LONDON A team from Philips Research (Eindhoven, The Netherlands) is due to publish details of a chalcogenide non-volatile phase-change memory cell made from doped antimony-telluride which has a low threshold voltage and which should therefore scale with future integrated circuit manufacturing processes.
Philips, which already has a lot of experience in phase-change technology for optical storage, is due to publish on this solid-state application in the April issue of Nature Materials.
Phase-change materials, which change their physical properties depending on whether they are in their amorphous or crystalline phase, are widely used in optical storage media such as DVD Recordable and Rewritable discs. In these discs it is the reflectivity of the material that changes, with a laser being used both to heat the material to the required temperature in order to switch it between its amorphous and crystalline phases and to detect the resultant change in its reflectivity. Philips' solid-state memory cell employs similar phase-change materials deposited as an ultra-thin film on the surface of a silicon chip, and uses an electric current to switch it between phases and to detect the resultant change in its electrical resistance.
Phase-change materials for non-volatile memory have been under investigation at such companies as Intel Corp., STMicroelectronics and Elpida Memory Inc. These three companies have all licensed technology from Ovonyx Inc. (Santa Clara) which has investigated chalcogenide alloys, typically an alloy of antimony telluride and germanium telluride, for decades.
Philips claimed that its 'line-cell' phase-change memory is distinguished from previous research by the structure and materials used. Previous phase-change memory cells have required a relatively high voltage be applied to the material in its high-resistance amorphous state in order to drive enough current through it to heat it, Philips said.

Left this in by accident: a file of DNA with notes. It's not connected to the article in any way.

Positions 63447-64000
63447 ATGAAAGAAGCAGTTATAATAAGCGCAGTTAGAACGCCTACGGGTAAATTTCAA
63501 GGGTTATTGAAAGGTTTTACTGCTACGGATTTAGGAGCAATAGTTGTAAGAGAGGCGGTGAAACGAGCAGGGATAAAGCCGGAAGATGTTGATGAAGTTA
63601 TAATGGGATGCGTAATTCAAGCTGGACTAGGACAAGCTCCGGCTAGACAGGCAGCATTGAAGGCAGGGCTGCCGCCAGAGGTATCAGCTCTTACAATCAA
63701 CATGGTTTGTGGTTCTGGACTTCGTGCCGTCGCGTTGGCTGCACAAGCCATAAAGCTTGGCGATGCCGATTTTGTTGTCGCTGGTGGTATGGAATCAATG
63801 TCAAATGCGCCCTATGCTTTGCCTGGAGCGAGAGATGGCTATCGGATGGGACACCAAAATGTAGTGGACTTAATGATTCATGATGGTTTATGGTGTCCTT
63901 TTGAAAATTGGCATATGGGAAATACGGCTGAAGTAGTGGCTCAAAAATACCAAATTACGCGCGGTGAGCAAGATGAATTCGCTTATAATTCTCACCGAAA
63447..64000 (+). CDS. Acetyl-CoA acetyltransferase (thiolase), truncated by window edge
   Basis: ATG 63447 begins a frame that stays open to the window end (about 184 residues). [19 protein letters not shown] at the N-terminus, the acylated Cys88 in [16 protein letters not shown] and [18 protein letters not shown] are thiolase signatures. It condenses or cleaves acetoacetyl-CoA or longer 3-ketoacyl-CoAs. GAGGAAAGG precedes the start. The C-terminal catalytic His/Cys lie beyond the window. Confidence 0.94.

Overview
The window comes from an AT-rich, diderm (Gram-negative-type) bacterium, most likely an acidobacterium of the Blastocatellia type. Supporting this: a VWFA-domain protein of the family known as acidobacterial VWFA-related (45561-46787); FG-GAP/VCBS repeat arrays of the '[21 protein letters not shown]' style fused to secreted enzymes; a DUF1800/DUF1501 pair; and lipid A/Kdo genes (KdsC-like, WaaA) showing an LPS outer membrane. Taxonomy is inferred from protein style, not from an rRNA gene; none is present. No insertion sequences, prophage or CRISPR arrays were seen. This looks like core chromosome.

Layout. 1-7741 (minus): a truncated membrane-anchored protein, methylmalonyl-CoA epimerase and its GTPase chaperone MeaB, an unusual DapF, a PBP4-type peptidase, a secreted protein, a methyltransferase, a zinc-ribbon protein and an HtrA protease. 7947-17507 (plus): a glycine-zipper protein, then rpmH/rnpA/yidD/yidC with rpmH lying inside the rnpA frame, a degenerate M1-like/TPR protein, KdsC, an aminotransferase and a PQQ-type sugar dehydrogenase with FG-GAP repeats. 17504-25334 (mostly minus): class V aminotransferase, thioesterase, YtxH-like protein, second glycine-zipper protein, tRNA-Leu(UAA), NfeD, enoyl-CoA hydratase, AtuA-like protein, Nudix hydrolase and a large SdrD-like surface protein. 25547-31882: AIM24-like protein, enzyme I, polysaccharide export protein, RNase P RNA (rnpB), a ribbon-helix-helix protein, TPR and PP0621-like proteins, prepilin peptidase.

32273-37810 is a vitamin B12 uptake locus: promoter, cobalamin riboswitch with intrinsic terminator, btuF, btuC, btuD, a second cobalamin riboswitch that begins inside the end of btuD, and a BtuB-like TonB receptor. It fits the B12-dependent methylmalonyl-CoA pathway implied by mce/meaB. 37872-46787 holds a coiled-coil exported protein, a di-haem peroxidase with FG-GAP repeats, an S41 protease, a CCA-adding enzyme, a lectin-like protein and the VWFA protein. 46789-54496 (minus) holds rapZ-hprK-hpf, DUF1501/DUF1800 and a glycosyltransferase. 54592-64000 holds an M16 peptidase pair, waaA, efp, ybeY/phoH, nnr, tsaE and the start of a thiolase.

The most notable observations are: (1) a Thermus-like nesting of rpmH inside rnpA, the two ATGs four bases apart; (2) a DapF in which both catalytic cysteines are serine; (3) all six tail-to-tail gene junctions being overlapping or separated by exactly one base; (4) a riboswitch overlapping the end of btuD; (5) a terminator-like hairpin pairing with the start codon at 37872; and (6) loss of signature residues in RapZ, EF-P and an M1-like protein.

As CMOS manufacturing process scale to finer geometries these voltages become problematic and then not practical. In Philips' doped antimony telluride phase-change material the switching between the amorphous and crystalline phases occurs at an electric field strength of around 14-V per micron, the company said.
As the memory element scales to smaller feature sizes so does the voltage needed for threshold switching. For a 50-nanometer long strip of phase-change material the required voltage is 0.7-V a good match to the voltage that future silicon chips are expected to be able to provide, Philips said.
The phase-change element in Philips' line-cell is surrounded by relatively low thermal conductivity silicon dioxide, avoiding interface reactions and providing an extra degree of freedom in the choice of electrode material, the company claimed.
In addition the phase changes occur extremely quickly, typically within 30 nanoseconds in Philips' prototype devices, with the added advantage that symmetrical programming pulses can be used. This is 100 to 200 times faster than the time required to program a Flash memory cell. This makes the line-cell phase-change memory attractive as a DRAM replacement for certain applications, Philips said. And the line-cell requires only one or two additional lithography steps, which suits it to low-cost chip production.
"The holy grail of the embedded memory industry, a so-called unified memory that replaces all other types, combines the speed of SRAM with the memory density of DRAM and the non-volatility of Flash. Philips' new phase-change line-cell technology is a significant step towards this goal," said Karen Attenborough, project leader of the Scalable Unified Memory project at Philips Research, in a statement.